Mark Twain invented bra clasps.
Source: Original photo by H.S. Photos/ Alamy Stock Photo
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Mark Twain invented bra clasps.

The long-term uses for a product do not always materialize during the inventor’s lifetime. Such was the case with Mark Twain — the celebrated writer born Samuel Clemens — who filed a patent for a clothing accessory when he was 35 years old. Twain found wearing suspenders uncomfortable, so he came up with a device he called an “Improvement in Adjustable and Detachable Straps for Garments.” What he envisioned was a versatile two-piece strap — preferably elastic — that fastened with hooks. The hooks were inserted into a series of rows of small holes, chosen depending on how snug (or loose) the wearer wanted their garment. Twain thought this simple, gender-neutral tool could customize the fit of a wearer’s vests, shirts, pantaloons, or stays, a corset-like object that women wore under dresses.

Mark Twain didn’t live to see any of his patents reap success.
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Incorrect.
It's a Fib
In 1873, Twain patented a “self-pasting scrapbook” that allowed customers to skip the adhesive. This invention achieved some $50,000 in sales (more than $1 million today). He did not fare as well with his 1885 patent, "Mark Twain's Memory-Builder," a complicated, history-based game.

When Twain submitted his patent, in September 1871, Henry C. Lockwood was attempting to patent a similar invention he described as an “elastic waist-strap.” Utilizing a process known as “interference,” the U.S. Patent Office had both men compose statements in order to determine which design originated first. Twain responded by writing a characteristic short story, explaining how he had given the idea thought for four or five years before making his prototype that August. The office accepted his claim to being first, and patent No. 121,992 was granted to Twain on December 19, 1871. However, thanks to changing fashions — waistcoats with adjustable buckles, dropped waistlines that accommodated belts — his garment straps were not produced for several decades. In 1914, four years after Twain’s death and long after his hard-won patent expired, Mary Phelps Jacob patented the first bra from handkerchiefs and ribbon. When she sold her patent to the Warner Brothers Corset Company, they added Twain’s straps to the back to keep the garment in place.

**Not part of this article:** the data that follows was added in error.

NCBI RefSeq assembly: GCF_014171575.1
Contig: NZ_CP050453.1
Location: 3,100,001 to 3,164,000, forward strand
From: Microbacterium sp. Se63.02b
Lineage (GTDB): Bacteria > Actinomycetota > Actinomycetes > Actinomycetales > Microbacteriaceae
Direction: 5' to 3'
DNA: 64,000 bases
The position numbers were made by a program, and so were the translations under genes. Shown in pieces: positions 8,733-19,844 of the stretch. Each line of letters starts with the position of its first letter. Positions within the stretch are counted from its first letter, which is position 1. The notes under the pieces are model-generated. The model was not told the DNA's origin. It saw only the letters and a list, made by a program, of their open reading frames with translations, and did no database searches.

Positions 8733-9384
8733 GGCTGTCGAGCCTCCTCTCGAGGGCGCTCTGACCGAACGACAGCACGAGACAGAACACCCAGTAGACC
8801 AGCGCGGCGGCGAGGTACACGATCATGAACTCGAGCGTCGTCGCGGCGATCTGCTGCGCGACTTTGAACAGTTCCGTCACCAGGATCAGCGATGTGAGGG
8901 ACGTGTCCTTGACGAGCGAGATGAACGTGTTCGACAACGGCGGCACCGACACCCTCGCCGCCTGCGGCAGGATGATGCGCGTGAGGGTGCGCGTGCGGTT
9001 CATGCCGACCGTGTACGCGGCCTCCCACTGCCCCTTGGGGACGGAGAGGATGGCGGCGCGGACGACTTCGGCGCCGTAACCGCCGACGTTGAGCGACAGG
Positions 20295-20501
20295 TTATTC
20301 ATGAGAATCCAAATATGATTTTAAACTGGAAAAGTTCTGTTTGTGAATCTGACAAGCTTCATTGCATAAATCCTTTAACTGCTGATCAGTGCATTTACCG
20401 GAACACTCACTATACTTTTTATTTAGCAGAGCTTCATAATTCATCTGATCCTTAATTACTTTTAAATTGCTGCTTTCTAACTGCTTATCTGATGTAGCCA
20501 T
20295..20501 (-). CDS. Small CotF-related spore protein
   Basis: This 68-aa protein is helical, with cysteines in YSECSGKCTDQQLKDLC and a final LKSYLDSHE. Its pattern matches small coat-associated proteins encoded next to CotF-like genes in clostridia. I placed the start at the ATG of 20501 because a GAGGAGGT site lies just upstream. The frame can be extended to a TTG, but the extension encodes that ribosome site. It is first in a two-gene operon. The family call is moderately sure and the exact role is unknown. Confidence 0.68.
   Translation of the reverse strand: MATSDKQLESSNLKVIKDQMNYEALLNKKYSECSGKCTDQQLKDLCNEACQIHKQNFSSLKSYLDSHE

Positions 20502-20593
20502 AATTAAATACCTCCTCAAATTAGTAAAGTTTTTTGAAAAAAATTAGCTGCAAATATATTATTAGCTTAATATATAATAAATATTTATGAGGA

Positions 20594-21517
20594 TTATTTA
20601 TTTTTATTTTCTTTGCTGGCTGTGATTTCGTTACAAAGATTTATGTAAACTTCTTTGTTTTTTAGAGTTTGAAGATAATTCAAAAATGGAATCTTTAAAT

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Numbers Don’t Lie
Oscar nominations earned by "The Adventures of Mark Twain," a 1944 biopic starring Fredric March
3
Years it took Mark Twain to write "The Adventures of Huckleberry Finn"
7
The most cats Mark Twain ever owned at once (his feline family included Beelzebub, Sour Mash, and Tammany)
19
Number of books (covering novels, short stories, and essays) Twain published during his career (counts vary)
30
For 17 years, Mark Twain lived next door to “Uncle Tom's Cabin” author _______ in Hartford, Connecticut.
For 17 years, Mark Twain lived next door to “Uncle Tom's Cabin” author Harriet Beecher Stowe in Hartford, Connecticut.
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Think Twice
Mark Twain came very, very close to accurately predicting the date of his sudden death.

Mark Twain’s mother, Jane Lampton Clemens, expected to give birth to her sixth child in early 1836. Instead, he was born two months premature, on November 30, 1835. The date fell just a few weeks after Halley’s comet was at perihelion — or closest to the sun. Twain developed a lifelong fascination with the comet, which orbits the sun approximately every 75 to 76 years. In 1909, he said, “I came in with Halley’s comet in 1835. It is coming again next year, and I expect to go out with it. It will be the greatest disappointment of my life if I don’t go out with Halley’s comet. The Almighty has said, no doubt: ‘Now here are these two unaccountable freaks; they came in together, they must go out together.’ Oh, I am looking forward to that.” Halley’s comet was back at its perihelion on April 20, 1910, and Twain died of angina pectoris the following night. 

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